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Re: Draft finding - "Transitioning the Web to HTTPS"

From: Sean B. Palmer <sean@miscoranda.com>
Date: Sat, 13 Dec 2014 22:21:55 +0000
Message-ID: <CAH3-oEffwFWBkpmf-4ieR6JJ_hu97tmb8C+6C9L4Eipj67Mc=A@mail.gmail.com>
To: Mark Nottingham <mnot@mnot.net>
Cc: "www-tag@w3.org List" <www-tag@w3.org>
The specifics of encryption were only the second part of my email; I
appreciate your information there. But again, the policy must note
that TLS/SSL is known to be partially compromised.

It is not "detail" to mention that TLS/SSL is partially compromised
when you are advocating widespread use of HTTPS. Widespread use of
HTTPS will incur the consequence that many who switch will still be
vulnerable to Pervasive Monitoring, per RFC 7258.

Policy ought to be realistic in presenting the situation, not mislead
regarding perceived security, and guard against complacency. Taking
action as I direct will help in each of these areas.

On Sat, Dec 13, 2014 at 9:51 PM, Mark Nottingham <mnot@mnot.net> wrote:
> Hi Sean,
>
> This finding is not the end statement on all things encryption; it’s a proposal for a high-level policy. The details of encryption are best left to specific Recommendations and RFCs; for example, TLS1.3 is removing RC4 (and HTTP/2 disallows it), and the CFRG is debating the merits of different curves.
>
> Cheers,
>
>
>> On 13 Dec 2014, at 11:06 pm, Sean B. Palmer <sean@miscoranda.com> wrote:
>>
>> Hi Mark,
>>
>> If you are promoting HTTPS for security, you must also record that
>> TLS/SSL were partially compromised as of 2013:
>>
>> "C.3. (TS//SI//REL) The fact that NSA/CSS has some capabilities
>> against the encryption in TLS/SSL, HTTPS, SSH, VPNs, VoIP, WEBMAIL,
>> and other network communication technologies"
>>
>> http://www.theguardian.com/world/interactive/2013/sep/05/nsa-project-bullrun-classification-guide
>>
>> "Several experts, including Bruce Schneier and Christopher Soghoian,
>> have speculated that a successful attack against RC4, a 1987
>> encryption algorithm still used in at least 50 per cent of all SSL/TLS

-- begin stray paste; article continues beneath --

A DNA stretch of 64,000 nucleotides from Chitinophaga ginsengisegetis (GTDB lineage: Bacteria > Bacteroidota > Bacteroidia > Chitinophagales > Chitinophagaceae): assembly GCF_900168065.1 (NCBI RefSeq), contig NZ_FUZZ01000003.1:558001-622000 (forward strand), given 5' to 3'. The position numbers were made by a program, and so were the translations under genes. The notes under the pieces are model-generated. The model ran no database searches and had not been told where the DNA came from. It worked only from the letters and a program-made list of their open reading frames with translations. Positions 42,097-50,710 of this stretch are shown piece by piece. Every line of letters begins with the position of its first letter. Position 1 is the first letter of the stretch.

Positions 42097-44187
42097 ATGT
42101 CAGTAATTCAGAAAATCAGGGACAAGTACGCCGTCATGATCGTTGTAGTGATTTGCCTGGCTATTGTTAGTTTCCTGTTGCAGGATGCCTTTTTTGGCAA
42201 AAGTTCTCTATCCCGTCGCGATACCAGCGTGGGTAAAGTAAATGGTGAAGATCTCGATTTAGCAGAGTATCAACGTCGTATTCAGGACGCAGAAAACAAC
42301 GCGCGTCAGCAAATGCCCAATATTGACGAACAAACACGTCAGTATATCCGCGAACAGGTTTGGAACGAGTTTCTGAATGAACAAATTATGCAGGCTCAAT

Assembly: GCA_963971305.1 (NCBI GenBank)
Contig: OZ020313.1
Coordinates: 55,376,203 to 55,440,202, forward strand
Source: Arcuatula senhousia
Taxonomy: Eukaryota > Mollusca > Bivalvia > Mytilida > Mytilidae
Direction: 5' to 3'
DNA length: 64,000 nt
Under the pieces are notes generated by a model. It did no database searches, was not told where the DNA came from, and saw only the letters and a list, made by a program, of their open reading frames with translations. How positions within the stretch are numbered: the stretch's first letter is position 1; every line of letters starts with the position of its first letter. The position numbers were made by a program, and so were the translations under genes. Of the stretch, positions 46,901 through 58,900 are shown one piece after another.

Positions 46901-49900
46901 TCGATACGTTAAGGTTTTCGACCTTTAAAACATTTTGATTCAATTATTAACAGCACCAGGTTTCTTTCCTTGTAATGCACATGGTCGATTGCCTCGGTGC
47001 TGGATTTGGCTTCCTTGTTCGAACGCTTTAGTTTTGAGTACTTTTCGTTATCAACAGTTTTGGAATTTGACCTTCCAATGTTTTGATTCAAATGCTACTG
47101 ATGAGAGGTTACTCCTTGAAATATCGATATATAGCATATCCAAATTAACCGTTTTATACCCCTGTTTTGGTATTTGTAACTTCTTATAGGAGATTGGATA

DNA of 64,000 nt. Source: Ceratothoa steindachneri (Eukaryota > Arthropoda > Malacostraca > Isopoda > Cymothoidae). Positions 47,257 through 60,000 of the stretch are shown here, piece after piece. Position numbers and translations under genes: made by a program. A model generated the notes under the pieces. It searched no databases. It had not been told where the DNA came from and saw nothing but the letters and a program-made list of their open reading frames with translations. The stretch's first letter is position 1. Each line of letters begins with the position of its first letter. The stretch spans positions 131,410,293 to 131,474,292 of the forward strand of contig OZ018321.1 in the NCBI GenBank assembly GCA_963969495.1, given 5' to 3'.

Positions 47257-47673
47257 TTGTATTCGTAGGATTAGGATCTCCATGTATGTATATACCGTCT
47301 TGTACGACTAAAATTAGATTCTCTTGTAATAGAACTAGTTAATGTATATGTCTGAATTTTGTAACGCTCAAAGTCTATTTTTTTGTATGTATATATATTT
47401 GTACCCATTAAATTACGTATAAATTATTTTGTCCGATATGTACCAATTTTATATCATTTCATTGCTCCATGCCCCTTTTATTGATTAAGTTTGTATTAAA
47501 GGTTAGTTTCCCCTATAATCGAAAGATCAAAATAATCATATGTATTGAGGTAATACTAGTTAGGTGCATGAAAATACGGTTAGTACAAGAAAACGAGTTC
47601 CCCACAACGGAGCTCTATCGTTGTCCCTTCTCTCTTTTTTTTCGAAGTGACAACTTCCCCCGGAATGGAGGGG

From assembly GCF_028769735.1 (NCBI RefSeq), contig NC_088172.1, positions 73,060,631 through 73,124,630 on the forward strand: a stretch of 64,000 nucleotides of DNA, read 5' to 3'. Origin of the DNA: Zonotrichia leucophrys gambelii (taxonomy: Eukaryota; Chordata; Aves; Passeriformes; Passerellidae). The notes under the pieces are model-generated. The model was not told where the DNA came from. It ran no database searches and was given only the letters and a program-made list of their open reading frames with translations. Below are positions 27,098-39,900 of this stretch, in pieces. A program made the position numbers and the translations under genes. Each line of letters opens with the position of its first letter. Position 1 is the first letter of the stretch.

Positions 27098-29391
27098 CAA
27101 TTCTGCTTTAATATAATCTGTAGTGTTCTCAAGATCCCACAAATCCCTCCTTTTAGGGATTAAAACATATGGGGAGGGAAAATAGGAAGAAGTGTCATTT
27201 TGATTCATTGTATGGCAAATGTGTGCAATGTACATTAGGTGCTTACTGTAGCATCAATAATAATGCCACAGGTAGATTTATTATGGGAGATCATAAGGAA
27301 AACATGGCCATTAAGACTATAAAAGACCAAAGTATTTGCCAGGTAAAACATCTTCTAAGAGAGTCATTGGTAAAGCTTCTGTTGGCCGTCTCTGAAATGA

>> traffic, is a plausible avenue, given several publicly known
>> weaknesses of RC4. Others have speculated that NSA has gained ability
>> to crack 1024-bit RSA and Diffie Hellman public keys."
>>
>> https://en.wikipedia.org/w/index.php?title=Bullrun_%28decryption_program%29&oldid=631232698#Methods
>>
>> When certificates are upgraded to ECC, these compromises may be fixed,
>> though we are unlikely to know for sure. But there is a good chance
>> that the NSA-influenced NIST curves would be used instead of Prof
>> Bernstein's Curve25519 and associated apparatus. The IETF must not
>> allow this to happen.
>>
>> Update the draft finding to include this information.
>>
>> Regards,
>>
>> On Mon, Dec 8, 2014 at 11:28 PM, Mark Nottingham <mnot@mnot.net> wrote:
>>> We've started work on a new Finding, to a) serve as a Web version of the IAB statement, and b) support the work on Secure Origins in WebAppSec.
>>>
>>> See: <https://w3ctag.github.io/web-https/>
>>>
>>> Repo w/ issues list at <https://github.com/w3ctag/web-https>.
>>>
>>> Cheers,
>>>
>>>
>>> --
>>> Mark Nottingham   https://www.mnot.net/
>>>
>>>
>>
>>
>>
>> --
>> Sean B. Palmer, http://inamidst.com/sbp/
>
> --
> Mark Nottingham   http://www.mnot.net/
>
>
>



-- 
Sean B. Palmer, http://inamidst.com/sbp/
Received on Saturday, 13 December 2014 22:22:23 UTC

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